It’s easy to have a home bias when it comes to investing in the capital markets. Investors could be missing out on international opportunities superseding common U.S. benchmarks.
For some time now, U.S. investors have been served well by staying at home, but that tide could be turning, opening the door to opportunity with exchange traded funds such as the Principal International Multi-Factor Core Index ETF (PDEV).
PDEV is designed to provide broad index-aware developed international equity exposure while incorporating a multi-factor model and modified the weighting process to potentially enhance the risk/return profile. Multi-factor model seeks to identify equity securities of companies in the Nasdaq Developed Market Ex-US Ex-Korea Large Mid Cap IndexSM that exhibit potential for high degrees of sustainable shareholder yield (value), pricing power (quality growth), and strong momentum. The fund’s objective is to track the Nasdaq Developed Select Leaders Core Index.
With 2021 just a few weeks away, PDEV is an increasingly compelling idea for investors looking to add factor-based international diversification to their portfolios.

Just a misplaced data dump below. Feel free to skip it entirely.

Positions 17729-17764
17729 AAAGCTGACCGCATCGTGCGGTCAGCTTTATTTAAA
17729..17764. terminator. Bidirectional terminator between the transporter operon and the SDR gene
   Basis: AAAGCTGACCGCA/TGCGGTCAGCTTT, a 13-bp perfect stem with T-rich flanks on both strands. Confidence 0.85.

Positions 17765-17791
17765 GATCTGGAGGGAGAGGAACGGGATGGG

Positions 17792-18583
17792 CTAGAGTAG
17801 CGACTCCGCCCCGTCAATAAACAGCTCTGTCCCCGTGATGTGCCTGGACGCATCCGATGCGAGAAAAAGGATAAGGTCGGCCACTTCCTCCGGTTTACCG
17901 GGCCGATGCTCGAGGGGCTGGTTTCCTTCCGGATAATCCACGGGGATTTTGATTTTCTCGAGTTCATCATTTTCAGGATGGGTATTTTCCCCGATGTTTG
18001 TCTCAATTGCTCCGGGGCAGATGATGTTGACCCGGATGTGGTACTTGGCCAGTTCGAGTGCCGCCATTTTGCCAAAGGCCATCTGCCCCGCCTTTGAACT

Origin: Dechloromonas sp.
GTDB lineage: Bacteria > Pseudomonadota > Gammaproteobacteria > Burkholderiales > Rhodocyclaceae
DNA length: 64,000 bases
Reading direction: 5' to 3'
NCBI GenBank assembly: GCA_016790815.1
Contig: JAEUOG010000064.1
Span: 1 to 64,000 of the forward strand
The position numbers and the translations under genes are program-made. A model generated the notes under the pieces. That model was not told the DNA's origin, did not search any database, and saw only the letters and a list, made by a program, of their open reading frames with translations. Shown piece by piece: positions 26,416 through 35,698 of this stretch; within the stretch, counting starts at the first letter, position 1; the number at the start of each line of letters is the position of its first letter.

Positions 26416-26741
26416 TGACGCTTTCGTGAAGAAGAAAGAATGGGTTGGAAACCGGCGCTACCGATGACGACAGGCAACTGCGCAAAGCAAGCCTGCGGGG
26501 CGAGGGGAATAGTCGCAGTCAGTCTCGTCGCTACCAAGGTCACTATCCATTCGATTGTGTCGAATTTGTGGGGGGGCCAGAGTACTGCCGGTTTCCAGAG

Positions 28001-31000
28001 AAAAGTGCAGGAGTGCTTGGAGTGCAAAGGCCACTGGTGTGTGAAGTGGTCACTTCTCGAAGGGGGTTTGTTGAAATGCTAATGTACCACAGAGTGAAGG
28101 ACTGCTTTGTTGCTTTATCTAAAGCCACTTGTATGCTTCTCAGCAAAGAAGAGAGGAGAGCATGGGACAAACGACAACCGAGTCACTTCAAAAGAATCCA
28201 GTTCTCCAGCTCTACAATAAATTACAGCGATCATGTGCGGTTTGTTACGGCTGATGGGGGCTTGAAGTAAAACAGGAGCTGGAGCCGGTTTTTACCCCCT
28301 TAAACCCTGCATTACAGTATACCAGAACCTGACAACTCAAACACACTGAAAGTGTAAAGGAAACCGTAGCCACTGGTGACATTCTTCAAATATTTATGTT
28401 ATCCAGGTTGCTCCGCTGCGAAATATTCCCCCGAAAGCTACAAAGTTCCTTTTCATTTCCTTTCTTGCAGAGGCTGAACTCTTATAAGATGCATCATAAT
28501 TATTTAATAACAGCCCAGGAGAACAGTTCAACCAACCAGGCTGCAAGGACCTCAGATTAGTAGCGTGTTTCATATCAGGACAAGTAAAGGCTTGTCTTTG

“Many international stocks are especially inexpensive, relative to their U.S. counterparts,” reports Reshma Kapadia for Barron’s. “At the same time, the political backdrop for international stocks is improving. Despite the European Union’s thorny negotiations with the United Kingdom over Brexit, the EU’s ability to pull off a stimulus fund for the region marked a major milestone toward rescuing its economy and enhancing the bloc’s stability.”
The PDEV ETF: Many Stocks to Choose from Amidst a Weak Dollar
Owing to the Federal Reserve’s move to take interest rates to record lows, the U.S. dollar is sagging this year. Greenback weakness doesn’t spell trouble for investors considering international equities.
Many asset allocators are enthusiastic about ex-US stocks heading into the new year due to dire forecasts for the U.S. dollar, some of which call for the currency to drop another 20% in 2021. PDEV lacks a currency hedge, which can be advantageous at a time of dollar weakness.
A fully hedged portfolio position has historically diminished returns when the U.S. dollar depreciated or international currencies strengthened. Since a hedged portfolio shorts foreign currencies, investors would miss out on the added boost if international currencies appreciated.
Home to nearly 600 stocks with an average market capitalization of $24.68 billion, PDEV is attractively valued relative to competing domestic strategies. The fund allocates over 40% of its combined weight to industrial, consumer cyclical and healthcare names.
For more on multi-factor strategies, visit our Multi-Factor Channel.
The opinions and forecasts expressed herein are solely those of Tom Lydon, and may not actually come to pass. Information on this site should not be used or construed as an offer to sell, a solicitation of an offer to buy, or a recommendation for any product.